May 17, 2003
WASHINGTON - As the letters from senators and congressmen were read, and tributes came from athletes, peers and family, maybe the most touching words came from former Colts and Hall of Fame running back Lenny Moore.
"Thank you, Sam," said Moore, as he looked down upon the casket from the podium at Mount Zion Baptist Church.
Sam Lacy, 99, the revered sports columnist of The Afro-American for nearly six decades, was laid to rest yesterday. Several hundred people were in attendance to say farewell to the man who chronicled the life of some of the most popular African-American athletes ever, and literally helped change the complexion of American sports.
That's what distinguished Lacy from other great sports columnists, like Red Smith or Jim Murray. We're in this business for many reasons. We have a passion for writing or sports. Sometimes, we like to think we're a part of history.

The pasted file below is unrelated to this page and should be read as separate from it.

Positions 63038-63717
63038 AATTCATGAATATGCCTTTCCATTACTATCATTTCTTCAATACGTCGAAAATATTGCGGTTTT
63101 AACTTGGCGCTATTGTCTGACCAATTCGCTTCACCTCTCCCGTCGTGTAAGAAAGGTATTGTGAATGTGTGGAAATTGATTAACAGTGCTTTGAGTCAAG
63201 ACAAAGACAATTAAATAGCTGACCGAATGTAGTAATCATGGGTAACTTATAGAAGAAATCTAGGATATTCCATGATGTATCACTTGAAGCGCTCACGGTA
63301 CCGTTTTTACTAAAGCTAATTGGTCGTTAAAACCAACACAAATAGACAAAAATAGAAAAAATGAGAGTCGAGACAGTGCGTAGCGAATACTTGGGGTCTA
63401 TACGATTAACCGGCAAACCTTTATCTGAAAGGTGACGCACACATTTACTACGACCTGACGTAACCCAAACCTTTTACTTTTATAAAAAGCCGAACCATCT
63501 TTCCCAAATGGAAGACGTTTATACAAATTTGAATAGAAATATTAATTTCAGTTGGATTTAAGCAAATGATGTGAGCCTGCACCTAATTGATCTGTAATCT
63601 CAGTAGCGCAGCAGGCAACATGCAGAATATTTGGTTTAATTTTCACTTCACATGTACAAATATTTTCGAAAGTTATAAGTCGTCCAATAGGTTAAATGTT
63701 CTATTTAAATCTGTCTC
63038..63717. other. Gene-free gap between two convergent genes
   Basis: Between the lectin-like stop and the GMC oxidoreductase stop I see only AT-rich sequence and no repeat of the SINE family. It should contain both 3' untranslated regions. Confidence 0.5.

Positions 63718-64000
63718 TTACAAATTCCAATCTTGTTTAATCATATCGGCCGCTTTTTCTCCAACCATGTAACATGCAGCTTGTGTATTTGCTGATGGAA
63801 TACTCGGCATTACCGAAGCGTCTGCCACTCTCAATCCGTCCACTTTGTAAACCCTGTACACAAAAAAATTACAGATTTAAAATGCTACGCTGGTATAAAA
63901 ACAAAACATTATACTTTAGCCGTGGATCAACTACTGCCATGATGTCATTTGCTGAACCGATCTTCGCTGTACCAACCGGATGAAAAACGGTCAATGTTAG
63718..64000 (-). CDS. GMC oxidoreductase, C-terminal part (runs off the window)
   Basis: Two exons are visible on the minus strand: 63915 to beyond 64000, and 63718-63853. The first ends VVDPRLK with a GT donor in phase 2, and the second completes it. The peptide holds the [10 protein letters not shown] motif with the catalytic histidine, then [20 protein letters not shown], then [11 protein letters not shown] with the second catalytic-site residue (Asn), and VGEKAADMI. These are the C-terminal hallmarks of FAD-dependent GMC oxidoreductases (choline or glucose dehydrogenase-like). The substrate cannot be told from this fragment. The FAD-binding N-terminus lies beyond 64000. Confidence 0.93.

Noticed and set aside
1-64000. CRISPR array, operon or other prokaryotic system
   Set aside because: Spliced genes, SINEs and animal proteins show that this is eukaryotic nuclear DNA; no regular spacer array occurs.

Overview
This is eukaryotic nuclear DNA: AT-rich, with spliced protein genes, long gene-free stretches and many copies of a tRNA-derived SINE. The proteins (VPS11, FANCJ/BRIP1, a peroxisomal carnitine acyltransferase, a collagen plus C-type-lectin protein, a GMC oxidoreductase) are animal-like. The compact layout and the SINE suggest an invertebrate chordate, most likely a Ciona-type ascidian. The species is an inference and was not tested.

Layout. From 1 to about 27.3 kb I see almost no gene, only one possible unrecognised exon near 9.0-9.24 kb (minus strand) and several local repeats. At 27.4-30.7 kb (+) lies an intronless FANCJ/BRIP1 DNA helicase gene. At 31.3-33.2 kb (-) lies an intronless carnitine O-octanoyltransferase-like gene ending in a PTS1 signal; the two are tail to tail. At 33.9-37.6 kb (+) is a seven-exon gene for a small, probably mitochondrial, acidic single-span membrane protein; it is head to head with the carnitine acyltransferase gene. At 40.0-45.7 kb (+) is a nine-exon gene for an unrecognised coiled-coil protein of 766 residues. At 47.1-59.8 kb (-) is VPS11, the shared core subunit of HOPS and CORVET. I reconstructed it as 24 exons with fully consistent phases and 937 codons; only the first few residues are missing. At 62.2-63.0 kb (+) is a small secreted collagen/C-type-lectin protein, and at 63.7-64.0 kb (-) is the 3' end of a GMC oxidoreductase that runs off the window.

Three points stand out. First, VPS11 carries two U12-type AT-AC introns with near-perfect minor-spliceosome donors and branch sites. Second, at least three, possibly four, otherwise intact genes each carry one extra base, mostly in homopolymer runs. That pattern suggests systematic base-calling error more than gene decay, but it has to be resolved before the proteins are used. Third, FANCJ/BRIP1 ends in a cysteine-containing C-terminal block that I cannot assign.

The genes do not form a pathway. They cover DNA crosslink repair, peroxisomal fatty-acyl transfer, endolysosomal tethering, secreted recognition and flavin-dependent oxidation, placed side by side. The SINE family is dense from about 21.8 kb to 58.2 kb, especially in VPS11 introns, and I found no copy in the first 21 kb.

But Lacy, who died of heart and kidney failure May 8, was on a mission. He lobbied for African-Americans to play major league baseball almost 10 years before it actually happened, and recommended Jackie Robinson to Brooklyn Dodgers general manager Branch Rickey shortly before Robinson played the first game in 1947. Lacy was a civil rights activist before the movement began, and he helped change a lot of discriminatory practices in all sports.
Lacy was the eyes of the black community and the conscience of white America.
"The one thing I will remember the most is his sense of mission," said William C. Rhoden, a Morgan State alumnus and New York Times sports columnist who got his start under Lacy. "That's what separates a lot of black columnists from their colleagues. It just wasn't about enjoying the game, traveling, eating the food and being there. It wasn't about doing something for him; it was about breaking barriers."
Lacy worked at The Afro-American from 1944 until his death. There were numerous opportunities to move to larger papers and earn a bigger salary. But his cause was bigger than baseball, sports and even Lacy himself.